Cinquante bras de Bouddha

  • 1997
  • Huang Yong Ping
  • Metal, terra cotta, resin, various objects
  • Maximum dimensions: 600 x 420 cm

While the original inspiration for the sculpture came when the artist visited the church of St. Ludgeri in Münster, where an armless crucifix bears the inscription “I have no arms other than yours, Cinquante Bras de Bouddha (“Buddha’s Fifty Arms”) (1997-2013) reinvents the Buddha with a thousand hands from Buddhist iconography. Using a metal structure based on Marcel Duchamp’s Bottle Rack (1914), moulded and sculpted arms in clay and resin hold objects borrowed from the iconography of the goddess Guan Yin, such as the rosary (meditation), the bow (intuition), the bell (wisdom), the ritual sceptre (action and compassion), the Samsara wheel (cycle of reincarnations), the arrow and the ritual sword of the young Buddha Siddharta, the stupa (a structure that symbolises the figure of Buddha), the lotus flower (purity) and peacock feathers (evoking the eyes of the goddess). Combining symbolic and domestic objects (broom, spade, etc.) in a synthesis between East and West, past and present, the piece suggests a contemporary vision of a world in a constant state of renewal.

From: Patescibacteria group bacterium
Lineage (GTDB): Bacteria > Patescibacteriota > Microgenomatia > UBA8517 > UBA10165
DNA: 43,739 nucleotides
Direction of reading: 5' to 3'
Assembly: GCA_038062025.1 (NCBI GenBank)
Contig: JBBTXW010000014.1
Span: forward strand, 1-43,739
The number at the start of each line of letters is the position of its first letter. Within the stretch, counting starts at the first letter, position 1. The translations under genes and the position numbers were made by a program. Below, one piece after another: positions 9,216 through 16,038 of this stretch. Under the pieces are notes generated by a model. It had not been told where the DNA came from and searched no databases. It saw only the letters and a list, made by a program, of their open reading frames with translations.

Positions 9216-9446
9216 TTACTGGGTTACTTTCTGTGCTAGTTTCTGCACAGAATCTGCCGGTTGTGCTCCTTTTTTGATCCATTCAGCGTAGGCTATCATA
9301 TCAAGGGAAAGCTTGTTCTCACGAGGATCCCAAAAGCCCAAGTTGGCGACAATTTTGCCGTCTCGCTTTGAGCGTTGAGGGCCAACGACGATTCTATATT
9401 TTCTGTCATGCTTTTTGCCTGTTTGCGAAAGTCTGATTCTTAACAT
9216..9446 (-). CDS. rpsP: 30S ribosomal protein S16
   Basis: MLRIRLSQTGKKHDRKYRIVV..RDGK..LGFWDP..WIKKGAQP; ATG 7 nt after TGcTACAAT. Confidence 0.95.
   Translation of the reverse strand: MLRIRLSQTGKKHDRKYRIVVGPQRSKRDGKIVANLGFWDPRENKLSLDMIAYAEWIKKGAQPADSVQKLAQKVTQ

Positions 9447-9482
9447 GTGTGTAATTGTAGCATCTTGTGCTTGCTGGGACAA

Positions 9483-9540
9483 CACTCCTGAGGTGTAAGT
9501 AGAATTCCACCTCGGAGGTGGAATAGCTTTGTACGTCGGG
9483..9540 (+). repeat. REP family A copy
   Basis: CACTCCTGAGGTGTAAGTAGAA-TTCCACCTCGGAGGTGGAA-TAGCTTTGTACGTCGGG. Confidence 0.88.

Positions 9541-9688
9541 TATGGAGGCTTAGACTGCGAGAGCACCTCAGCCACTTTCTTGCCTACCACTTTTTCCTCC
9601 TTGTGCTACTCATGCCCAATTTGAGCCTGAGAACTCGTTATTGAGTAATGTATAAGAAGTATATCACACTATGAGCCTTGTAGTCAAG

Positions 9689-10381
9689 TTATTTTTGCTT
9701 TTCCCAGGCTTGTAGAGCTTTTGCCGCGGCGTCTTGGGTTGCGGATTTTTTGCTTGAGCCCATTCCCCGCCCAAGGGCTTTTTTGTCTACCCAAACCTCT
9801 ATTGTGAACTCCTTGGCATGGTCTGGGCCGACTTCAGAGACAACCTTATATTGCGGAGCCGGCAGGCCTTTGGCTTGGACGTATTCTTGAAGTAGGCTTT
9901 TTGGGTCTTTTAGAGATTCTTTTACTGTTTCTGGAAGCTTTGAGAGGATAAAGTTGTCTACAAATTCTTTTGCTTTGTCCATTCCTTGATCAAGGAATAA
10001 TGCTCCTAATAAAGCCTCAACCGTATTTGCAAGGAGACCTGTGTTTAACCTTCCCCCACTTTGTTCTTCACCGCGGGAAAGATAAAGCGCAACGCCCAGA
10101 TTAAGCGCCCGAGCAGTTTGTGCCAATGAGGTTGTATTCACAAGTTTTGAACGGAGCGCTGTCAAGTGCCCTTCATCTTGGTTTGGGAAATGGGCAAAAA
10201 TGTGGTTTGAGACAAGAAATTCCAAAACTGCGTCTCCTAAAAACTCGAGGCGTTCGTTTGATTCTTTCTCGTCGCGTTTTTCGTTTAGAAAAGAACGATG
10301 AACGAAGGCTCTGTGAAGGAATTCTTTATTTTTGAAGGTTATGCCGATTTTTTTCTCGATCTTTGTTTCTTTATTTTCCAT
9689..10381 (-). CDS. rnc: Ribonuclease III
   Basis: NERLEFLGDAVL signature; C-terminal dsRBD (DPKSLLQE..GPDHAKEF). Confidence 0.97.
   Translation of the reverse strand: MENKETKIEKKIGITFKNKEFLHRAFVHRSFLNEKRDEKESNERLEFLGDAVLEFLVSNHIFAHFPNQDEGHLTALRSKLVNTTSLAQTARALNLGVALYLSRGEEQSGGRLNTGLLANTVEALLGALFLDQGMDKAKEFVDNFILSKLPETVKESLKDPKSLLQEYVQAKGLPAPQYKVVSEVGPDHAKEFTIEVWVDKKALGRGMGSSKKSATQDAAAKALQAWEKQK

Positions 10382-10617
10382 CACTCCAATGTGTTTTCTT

© Adagp, Paris, 2016. Photo © Fondation Louis Vuitton / Marc Domage


Huang Yong Ping

A major figure of the Chinese avant-garde and the founder of the Xiamen Dada movement in 1986, Huang Yong Ping rose to international prominence through the "Magiciens de la Terre" exhibition held in Paris in 1989. 

At the boundary between East and West, his installations and sculptures combine Buddhist and Taoist symbols, and references to Christianity, the history of art and Western philosophy. Often using animals in his works, both living and stuffed, he creates allegories about society, the future and the hybridisation of identities.

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